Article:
HL Deb 04 December 1928 vol 72 cc382-90WA

had given Notice to move, That it shall be in the power of any Peer who desires to obtain information in writing on any public matter from His Majesty's Ministers, to hand in to the Clerk at the Table a question with that object, indicating at the same time that he wishes for a reply in writing; such question, with any answer given to it, shall be printed in the OFFICIAL REPORT.

The noble Viscount said: My Lords, the Motion which I have put on the Paper is of an extremely modest and simple character, and I trust that I need not occupy more than a few minutes of your Lordships' time in explaining what it is. It does not propose, I need not say, to interfere in the slightest degree or in any way with any of the privileges which your Lordships at present possess. It is simply this, that where a noble Lord desires to obtain Some information on a public subject he may be allowed to do so in writing, provided he gives notice of his desire, and that the answer shall be written. It will not then be necessary for a noble Lord to come down to your Lordships' House or to keep the whole of the mechanism of this House in operation while be puts the question orally and receives an oral answer. There are a great number of questions which it is a most convenient practice of your Lordships' House to discuss orally, and I should be the very last person to desire to interfere in any way with that right of your Lordships, which I think is a most valuable one, but there are other questions which, for one reason or another, it does not seem worth while to discuss orally, but upon which it is very desirable to obtain information officially.

The right which I suggest your Lordships might ask for is already possessed by members of the House of Commons. They can put down questions for answers in writing and get them. I do not know how long that has been the practice, but it has been the practice for a good many years, and I think most of us who have had the honour of sitting in the other House will agree that it is a useful, convenient and businesslike way of obtaining information, particularly on questions which it is not worth while to bring before the House by an oral question, still less by a Motion. That is the whole purpose of this Motion. I do not think I should make it any clearer by saying more, and unless something arises in the course of the discussion which requires me to make any further explanation, I propose to leave the Motion to your Lordships' decision with those few words. I beg to move.

Moved to resolve, That it shall be in the power of any Peer who desires to obtain information in writing on any public matter from His Majesty's Ministers, to hand in to the Clerk at the Table a question with that object, indicating at the same time that he wishes for a reply in writing; such question, with any answer given to it, shall be printed in the OFFICIAL REPORT.—(Viscount Cecil of Chelurood).


My Lords, I think if a change of this kind is to be introduced, it should, so far as possible, be done with the consent of the House at large; therefore I rise to say that so far as those with whom I am associated are concerned we certainly think that a useful purpose would be served by the Motion which the noble Viscount has just moved. He has made it quite clear that there is no intention whatever of impinging upon any of the rights of discussion which now exist in your Lordships' House. It has been long recognised that the distinction between questions here and questions in the House of Commons is this—that in one case you ask for information and in the other case you putdown the question for the purpose of having a discussion on some matter of public importance. Provided there is no interference with any of our rights, we on this Bench sympathise with the noble Viscount and hope the Motion may be adopted.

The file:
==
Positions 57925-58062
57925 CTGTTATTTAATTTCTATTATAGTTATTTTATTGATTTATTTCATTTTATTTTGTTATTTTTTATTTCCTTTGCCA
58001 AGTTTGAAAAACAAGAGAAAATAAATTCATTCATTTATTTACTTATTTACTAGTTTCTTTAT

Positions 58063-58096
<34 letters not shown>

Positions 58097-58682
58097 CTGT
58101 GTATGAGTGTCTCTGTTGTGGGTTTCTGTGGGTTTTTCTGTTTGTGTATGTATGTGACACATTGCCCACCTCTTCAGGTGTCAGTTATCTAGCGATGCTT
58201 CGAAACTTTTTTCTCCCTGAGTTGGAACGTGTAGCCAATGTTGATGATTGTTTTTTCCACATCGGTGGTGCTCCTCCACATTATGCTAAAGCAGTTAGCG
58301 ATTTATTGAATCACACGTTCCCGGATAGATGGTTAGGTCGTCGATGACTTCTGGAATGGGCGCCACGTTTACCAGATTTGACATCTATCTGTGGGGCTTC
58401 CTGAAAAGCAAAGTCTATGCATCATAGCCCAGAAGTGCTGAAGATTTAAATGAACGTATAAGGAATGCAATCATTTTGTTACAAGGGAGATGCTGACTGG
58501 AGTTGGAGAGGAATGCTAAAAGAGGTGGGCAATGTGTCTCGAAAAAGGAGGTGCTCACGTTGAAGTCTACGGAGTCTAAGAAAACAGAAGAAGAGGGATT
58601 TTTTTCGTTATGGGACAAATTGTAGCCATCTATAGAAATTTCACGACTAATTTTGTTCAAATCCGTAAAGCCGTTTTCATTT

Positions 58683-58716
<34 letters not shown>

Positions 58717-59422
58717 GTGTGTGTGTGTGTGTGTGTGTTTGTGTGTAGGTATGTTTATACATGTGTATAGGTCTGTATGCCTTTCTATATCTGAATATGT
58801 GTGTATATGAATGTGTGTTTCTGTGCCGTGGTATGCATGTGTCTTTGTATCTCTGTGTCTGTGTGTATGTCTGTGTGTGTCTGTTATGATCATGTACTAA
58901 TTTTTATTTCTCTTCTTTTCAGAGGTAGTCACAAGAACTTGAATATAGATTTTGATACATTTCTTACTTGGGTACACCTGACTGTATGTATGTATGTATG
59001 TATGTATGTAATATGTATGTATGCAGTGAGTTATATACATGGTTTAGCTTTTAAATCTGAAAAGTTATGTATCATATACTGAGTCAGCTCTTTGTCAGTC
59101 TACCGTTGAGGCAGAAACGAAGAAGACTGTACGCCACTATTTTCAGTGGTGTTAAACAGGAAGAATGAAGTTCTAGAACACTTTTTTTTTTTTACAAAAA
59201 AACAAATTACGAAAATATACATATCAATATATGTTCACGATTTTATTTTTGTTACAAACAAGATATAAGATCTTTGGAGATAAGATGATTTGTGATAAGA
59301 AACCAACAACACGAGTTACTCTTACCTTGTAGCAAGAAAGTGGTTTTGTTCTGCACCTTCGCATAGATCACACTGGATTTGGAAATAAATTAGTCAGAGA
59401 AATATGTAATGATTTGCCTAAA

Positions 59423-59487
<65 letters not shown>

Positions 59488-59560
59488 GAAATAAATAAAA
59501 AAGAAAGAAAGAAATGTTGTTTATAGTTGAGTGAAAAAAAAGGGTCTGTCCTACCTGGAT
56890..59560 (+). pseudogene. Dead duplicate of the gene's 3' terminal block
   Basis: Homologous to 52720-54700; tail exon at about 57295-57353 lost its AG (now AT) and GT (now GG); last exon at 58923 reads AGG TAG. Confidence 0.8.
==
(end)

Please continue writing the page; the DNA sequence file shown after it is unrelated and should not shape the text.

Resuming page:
My Lords, the noble Viscount who introduced this Motion referred to the practice in the House of Commons of putting a written question. The analogy between that practice and this Motion is not quite perfect, because, in the House of Commons, as your Lordships are aware, a certain censorship is exercised upon questions which are put down. I hope I am not making a humiliating confession when I say in the presence of one who has occupied the post of Speaker of the House of Commons, that I am afraid I myself have put down questions which were very properly censored. I do not say that your Lordships would follow that indiscreet practice, except possibly by inadvertence, but it is quite possible to conceive of questions being put down for written answers when it might be very impolitic that they should appear on the Order Paper of your Lordships' House. No doubt the Minister to whom the question was addressed would have the discretion of refusing to reply, but there is a danger of questions being put which in the public interest might be undesirable, at any rate in the particular form in which they were put on the Paper. Therefore, if the Motion is adopted—and in many ways it would be a very valuable practice to introduce—would it be possible that in some way or other the form of the question should be considered by somebody who would be competent to deal with it? That is the only danger which I foresee from the practice which the noble Viscount desires to introduce. Subject to that, it seems to me to be a very useful reform.